“Your worst case scenario is something we would kill for”

Reproductive rights advocate Robin Marty on what's really happening in states with abortion bans

April 5, 2023

In the wake of Friday’s Supreme Court decision to block a Texas’ judge ruling that would have overturned the Food and Drug Administration’s 2000 approval of the abortion drug mifepristone, many reproductive justice activists rejoiced. But Robin Marty, the director of operations for the West Alabama Women’s Center and the author of Handbook for a Post-Roe America, tells The Meteor, “I did not give a crap either way.”

That’s because where she lives, access to medical abortions is already illegal.

Marty spoke to The Meteor after the decision about what the case meant to patients in states like hers—and what we all can do to help.

Megan Carpentier: As someone working in reproductive healthcare in a state that recently made abortion illegal, why did you find the Friday’s decision anticlimactic?

Robin Marty: I did not give a crap either way because it feels like this entire lawsuit exists solely for two reasons: It exists so that the anti-abortion movement feels like they’re doing something. They needed another fight to keep pressure on politicians, to keep activists engaged, and to keep raising money.

But it also exists because it could divide our movement. Until the point at which this decision happened, blue states were at least trying to provide some sort of assistance to states like mine. After the decision, they all got distracted and began thinking: How do we maintain our own status quo? and began spending all their money buying as much medicine as they can.

They are so busy trying to make sure that abortion remains exactly as it is in blue states, and the red states are left to flounder.

What do you think the end game is for anti-abortion activists?

We know that the goal is to end up with a complete federal abortion ban. They believe that, somehow, they are going to be able to create a Christian theocracy. I don’t see how that’s ever truly going to exist—but also, I did not imagine democracy falling apart as quickly as it has over the last four years. And, being in Alabama, I can see what it will look like if we end up in a place where we no longer have a functioning federal government that ties all these states together.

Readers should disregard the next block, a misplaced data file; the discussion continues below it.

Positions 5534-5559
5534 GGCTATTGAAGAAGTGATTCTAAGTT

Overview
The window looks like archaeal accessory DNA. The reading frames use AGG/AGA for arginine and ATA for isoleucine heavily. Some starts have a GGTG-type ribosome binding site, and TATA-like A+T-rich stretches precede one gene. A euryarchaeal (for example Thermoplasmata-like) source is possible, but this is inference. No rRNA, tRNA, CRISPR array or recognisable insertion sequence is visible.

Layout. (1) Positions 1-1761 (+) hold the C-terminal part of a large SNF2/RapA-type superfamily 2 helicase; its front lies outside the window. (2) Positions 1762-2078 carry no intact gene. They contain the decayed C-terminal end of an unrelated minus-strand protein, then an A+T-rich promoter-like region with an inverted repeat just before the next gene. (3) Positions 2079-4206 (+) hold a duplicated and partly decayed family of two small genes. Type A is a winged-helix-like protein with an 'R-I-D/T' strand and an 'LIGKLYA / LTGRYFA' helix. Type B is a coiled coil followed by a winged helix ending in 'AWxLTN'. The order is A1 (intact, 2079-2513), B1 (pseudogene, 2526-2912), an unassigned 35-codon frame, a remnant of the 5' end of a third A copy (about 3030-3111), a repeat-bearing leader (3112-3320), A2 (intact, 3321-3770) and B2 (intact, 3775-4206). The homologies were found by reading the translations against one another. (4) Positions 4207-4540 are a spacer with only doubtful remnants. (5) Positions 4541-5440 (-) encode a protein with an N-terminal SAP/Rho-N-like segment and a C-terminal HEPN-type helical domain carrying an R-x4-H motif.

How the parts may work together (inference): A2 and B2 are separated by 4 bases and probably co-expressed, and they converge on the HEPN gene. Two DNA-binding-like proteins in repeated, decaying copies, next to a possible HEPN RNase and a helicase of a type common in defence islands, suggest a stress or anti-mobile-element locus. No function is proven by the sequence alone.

Honestly, Alabama opted out of the federal government years ago. They opted out of expanding Medicaid under Obamacare. They opted out of using federal COVID funding on actual healthcare; instead, they chose to build a prison for a billion dollars. And after abortion was made illegal and the federal government tried to say, “The veterans’ hospitals are federally-funded sites, so we can have this tiny little bit of abortion available there, for people who are on veterans insurance and either have had pregnancies as a result of sexual assault or are having health complications.” Our attorney general literally said, “No, you can’t do that. If a doctor does that, I’m going to arrest him and throw him in jail for 99 years.”

And then the federal government just kind of said, “Oh, I guess you’re right.”

[Ed note: They did offer to defend healthcare workers who get arrested.]

Alabama is not playing by the rules of the rest of the country and what worries me is that Alabama is the bellwether of what red states are going to try and get away with.

What should women or organizations be doing to help in states like Alabama?

I would love to see something really big and bold. I would love to see people actually pressing back against these laws.

I have this fantasy and, in my fantasy, I contact 50 really well-known superstars—actors, musicians, etc.—and they all come down to Alabama with one pack of medication abortion. And patients come (because patients aren’t supposed to be able to be arrested over this) and each one of these superstars—Gweneth Paltrow, everybody—says, “OK, here’s your medication.” They hand it out to the patients and they risk the 99 years in jail, because we can’t do it. People like me, people like Dr. Leah Torres, we can’t take that risk right now…but they can.

They have the resources, they have the endless amounts of money to spend on lawyers. Imagine if they just came down here and did that as an active act of defiance.

What is one thing blue state readers should take away?

There is a possibility that mifepristone could disappear but, if that does happen, it’s not that big of a deal. The sky is not falling. There are other medications that can be used. Yeah, it’s not as pleasant, but they will still have access to all misoprostol, to methotrexate, to all the other things that you can use. You’ll be able to still get your procedural abortions. Your worst case scenario is something that we would kill to be able to have access to here.

Megan Carpentier is currently a freelance editor. She’s also worked at Oxygen, NBC News, The Guardian, and Jezebel, among other places. Her work has been published in Dame, Rolling Stone, Glamour, The New Republic, and many more.